Pleased to announce that the lead story on 60 Minutes Australia on their November 5, 2011 broadcast is their in-depth report about our revolutionary anti-TNF treatment for Alzheimer’s.
The transcript and full-story can be viewed here:
Many thanks to all our patients, friends, and staff that have helped to make this happen and bring this forward.
A newly published randomized study from Chiba University in Japan provides robust scientific support for our pioneering work utilizing novel methods of delivery and indications for etanercept. The new study, published ahead-of-print in the leading journal Spine demonstrated the superiority of epidural administration of etanercept over an epidural steroid injection for treatment of sciatica associated with spinal stenosis. This method of treatment was invented at the INR (U.S. patent 6419944, issued to Edward Tobinick M.D.) a decade ago. When the INR first published our work with etanercept for sciatica in 2003 and 2004 there were many who were [incorrectly] skeptical. This new study joins a favorable randomized, placebo-controlled study conducted by the U.S. Army in conjunction with Johns Hopkins researchers published in 2009 after their [uncredited] consultation with us several years before. Pleased that the truth has again been confirmed.
In the News: November 7, 2010
Anti-TNF Therapies for Rheumatoid Arthritis Could Reduce Alzheimer’s Risk
Source: American College of Rheumatology (ACR)
Newswise — Anti-TNF therapies commonly used to treat rheumatoid arthritis have been found to potentially reduce the risk of developing Alzheimer’s dementia among people with rheumatoid arthritis, according to research presented this week at the American College of Rheumatology Annual Scientific Meeting in Atlanta.
Rheumatoid arthritis is a chronic disease that causes pain, stiffness, swelling, and destruction of the joints. People with RA often experience limitation in the motion and function of multiple joints. Though joints are the principal body parts affected by RA, inflammation can develop in other organs as well. An estimated 1.3 million Americans have RA, and the disease typically affects women twice as often as men.
A complication of chronic inflammation in RA is amyloidosis, caused by excess deposits of amyloid proteins in different organs, which can cause harmful effects to the normal function of many organs. While people with Alzheimer’s disease are found to have local deposits of a type of amyloid protein—beta-amyloid peptide—in the brain, the actual cause of Alzheimer’s remains unclear.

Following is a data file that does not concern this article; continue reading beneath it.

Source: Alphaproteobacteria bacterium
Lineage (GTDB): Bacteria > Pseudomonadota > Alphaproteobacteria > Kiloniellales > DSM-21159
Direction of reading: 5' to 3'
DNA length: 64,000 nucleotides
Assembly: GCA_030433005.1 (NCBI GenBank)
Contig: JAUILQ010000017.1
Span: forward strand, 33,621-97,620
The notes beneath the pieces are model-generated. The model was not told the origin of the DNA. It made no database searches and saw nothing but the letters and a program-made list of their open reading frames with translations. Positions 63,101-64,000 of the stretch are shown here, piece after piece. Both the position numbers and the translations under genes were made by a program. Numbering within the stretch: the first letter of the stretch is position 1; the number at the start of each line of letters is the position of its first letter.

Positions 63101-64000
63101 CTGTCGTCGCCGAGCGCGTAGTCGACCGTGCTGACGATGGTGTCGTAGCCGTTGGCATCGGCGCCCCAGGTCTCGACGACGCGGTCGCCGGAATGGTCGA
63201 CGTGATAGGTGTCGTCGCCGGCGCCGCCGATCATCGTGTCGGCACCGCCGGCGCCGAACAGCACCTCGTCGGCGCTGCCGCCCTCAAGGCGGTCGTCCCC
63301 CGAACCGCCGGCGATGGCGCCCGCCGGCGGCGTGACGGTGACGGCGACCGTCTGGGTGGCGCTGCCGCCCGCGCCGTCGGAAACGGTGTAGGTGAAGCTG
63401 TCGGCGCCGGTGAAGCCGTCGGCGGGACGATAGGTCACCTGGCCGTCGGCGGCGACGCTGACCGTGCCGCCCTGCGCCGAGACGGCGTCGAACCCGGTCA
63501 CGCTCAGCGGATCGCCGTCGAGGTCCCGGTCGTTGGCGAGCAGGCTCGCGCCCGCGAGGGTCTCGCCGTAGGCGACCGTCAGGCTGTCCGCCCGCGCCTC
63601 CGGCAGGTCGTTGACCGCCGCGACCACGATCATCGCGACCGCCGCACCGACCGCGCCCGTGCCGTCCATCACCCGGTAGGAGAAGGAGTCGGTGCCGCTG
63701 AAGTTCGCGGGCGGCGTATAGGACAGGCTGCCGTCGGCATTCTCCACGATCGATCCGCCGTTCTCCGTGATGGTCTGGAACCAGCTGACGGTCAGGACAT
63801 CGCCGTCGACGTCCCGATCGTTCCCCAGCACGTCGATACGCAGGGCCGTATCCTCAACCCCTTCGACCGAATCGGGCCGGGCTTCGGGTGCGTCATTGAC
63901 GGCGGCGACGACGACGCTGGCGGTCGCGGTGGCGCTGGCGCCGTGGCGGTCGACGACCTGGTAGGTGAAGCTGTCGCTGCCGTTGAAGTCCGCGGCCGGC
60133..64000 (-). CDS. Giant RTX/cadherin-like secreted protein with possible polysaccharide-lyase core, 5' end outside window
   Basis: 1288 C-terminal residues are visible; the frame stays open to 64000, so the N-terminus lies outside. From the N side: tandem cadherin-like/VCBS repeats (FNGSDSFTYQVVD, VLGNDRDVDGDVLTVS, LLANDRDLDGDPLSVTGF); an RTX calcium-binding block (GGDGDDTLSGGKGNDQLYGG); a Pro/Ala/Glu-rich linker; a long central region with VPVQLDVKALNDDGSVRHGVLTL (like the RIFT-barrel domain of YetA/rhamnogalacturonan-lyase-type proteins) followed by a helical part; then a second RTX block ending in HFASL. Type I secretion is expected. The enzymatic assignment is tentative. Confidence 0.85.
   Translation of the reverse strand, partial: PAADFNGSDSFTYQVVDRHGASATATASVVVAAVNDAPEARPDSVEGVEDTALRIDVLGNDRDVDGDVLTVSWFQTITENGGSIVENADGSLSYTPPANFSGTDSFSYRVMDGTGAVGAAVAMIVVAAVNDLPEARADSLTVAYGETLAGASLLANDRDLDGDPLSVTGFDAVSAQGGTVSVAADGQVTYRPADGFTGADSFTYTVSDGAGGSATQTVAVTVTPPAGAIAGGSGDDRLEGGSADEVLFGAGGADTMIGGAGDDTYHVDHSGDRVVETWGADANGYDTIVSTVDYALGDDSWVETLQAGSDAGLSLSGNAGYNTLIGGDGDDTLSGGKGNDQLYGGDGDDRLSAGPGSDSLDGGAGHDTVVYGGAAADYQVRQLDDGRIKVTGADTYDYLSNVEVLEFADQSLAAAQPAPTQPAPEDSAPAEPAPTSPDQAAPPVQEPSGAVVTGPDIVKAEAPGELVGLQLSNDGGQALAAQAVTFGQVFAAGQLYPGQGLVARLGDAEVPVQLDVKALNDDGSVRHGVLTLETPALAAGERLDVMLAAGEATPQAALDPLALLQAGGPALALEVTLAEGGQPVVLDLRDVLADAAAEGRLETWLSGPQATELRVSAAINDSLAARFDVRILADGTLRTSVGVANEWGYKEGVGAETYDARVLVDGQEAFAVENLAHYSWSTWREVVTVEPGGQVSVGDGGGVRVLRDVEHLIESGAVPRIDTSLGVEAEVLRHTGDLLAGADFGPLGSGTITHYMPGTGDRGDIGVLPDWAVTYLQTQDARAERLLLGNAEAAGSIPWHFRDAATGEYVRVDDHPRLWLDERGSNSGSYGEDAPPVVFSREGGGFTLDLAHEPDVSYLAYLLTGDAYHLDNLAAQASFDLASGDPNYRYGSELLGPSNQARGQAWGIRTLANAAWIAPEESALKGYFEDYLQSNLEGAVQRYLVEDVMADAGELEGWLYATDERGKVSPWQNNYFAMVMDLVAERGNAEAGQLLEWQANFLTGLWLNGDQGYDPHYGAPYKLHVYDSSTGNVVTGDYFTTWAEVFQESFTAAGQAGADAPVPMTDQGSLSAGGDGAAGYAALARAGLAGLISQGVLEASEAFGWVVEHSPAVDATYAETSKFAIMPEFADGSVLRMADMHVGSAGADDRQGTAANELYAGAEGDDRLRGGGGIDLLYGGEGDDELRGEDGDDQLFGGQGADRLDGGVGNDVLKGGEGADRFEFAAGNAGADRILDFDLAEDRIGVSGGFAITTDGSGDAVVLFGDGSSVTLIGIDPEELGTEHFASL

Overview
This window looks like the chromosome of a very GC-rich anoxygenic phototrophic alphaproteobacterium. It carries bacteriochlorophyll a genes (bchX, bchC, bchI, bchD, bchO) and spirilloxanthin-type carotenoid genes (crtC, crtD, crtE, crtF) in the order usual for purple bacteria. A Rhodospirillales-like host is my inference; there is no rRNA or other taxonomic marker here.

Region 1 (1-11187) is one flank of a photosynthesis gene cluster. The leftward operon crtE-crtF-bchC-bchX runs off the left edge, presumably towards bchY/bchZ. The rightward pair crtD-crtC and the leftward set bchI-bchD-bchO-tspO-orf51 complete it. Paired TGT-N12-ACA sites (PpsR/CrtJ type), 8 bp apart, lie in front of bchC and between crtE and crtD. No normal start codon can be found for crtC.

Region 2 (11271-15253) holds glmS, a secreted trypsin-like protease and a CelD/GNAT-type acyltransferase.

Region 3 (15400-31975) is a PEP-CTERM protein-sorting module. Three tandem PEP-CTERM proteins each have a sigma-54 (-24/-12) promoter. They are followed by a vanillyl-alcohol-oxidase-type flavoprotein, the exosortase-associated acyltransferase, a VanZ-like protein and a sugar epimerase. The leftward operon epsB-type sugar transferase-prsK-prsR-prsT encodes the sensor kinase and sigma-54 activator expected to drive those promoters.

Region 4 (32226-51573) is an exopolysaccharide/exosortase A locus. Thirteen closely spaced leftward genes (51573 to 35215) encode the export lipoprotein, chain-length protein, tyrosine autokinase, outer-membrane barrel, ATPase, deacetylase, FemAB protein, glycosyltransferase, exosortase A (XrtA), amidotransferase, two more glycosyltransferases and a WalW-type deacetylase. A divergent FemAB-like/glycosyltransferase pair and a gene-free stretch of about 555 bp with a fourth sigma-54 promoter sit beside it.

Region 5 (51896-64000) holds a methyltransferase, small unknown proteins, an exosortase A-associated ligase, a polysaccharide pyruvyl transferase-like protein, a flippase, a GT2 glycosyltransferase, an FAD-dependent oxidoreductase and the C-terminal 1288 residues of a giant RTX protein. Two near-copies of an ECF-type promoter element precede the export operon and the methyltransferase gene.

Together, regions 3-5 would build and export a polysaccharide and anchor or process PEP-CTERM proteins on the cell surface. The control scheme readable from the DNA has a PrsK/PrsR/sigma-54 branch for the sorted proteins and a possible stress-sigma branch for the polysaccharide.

Researchers recently set out to evaluate if there is a relationship between different treatments for RA and the incidence of Alzheimer’s dementia. They reviewed medical and pharmacy claims data of over eight million subjects in the U.S. from a commercial database (Verisk Health). A total of 42,193 people with RA were identified. Each RA subject with newly diagnosed Alzheimer’s dementia was compared to 10 people with RA who did not have Alzheimer’s dementia (called “controls”). As researchers made these comparisons, they ensured they were comparing people of the same age, gender, and with the same use of methotrexate, a medication commonly used for RA. Researchers examined the exposure of these individuals to several drugs used to treat RA including sulfasalazine, prednisone, three anti-TNFs (infliximab, etanercept, and adalimumab) and rituximab.
A total of 165 RA subjects with Alzheimer’s dementia were compared to 1,383 RA controls without Alzheimer’s dementia. Researchers found that those who received anti-TNF treatment had a 55 percent reduction in risk of developing Alzheimer’s dementia. This effect was not seen with other drugs used for treatment of RA, including sulfasalazine, prednisone and rituximab
The researchers concluded that anti-TNF agents used to treat people with RA may be useful in reducing the development of Alzheimer’s dementia, although the mechanisms need further investigation.
“In this study, the incidence of Alzheimer’s disease was found to be lower in patients with rheumatoid arthritis who had been treated with anti-TNF agents,” says Dr. Richard Chou, MD, PhD; assistant professor at Dartmouth Medical School and lead investigator in the study. “Although the cause of Alzheimer’s disease is not known, the results suggest that TNF may play a role in its development.”
TNF-antagonists (also called biologics or anti-TNF therapy) are a class of drugs that have been used since 1998. Overall, they have been given to more than 600,000 people worldwide. These drugs are given to lessen inflammation by interfering with a biologic substance called TNF that cause or worsen inflammation.
Patients should talk to their rheumatologists to determine their best course of treatment.
The American College of Rheumatology is an international professional medical society that represents more than 8,000 rheumatologists and rheumatology health professionals around the world. Its mission is to advance rheumatology. The ACR/ARHP Annual Scientific Meeting is the premier meeting in rheumatology. For more information about the meeting, visit www.rheumatology.org/education or join the conversation on Twitter by using the official hashtag: #ACR2010.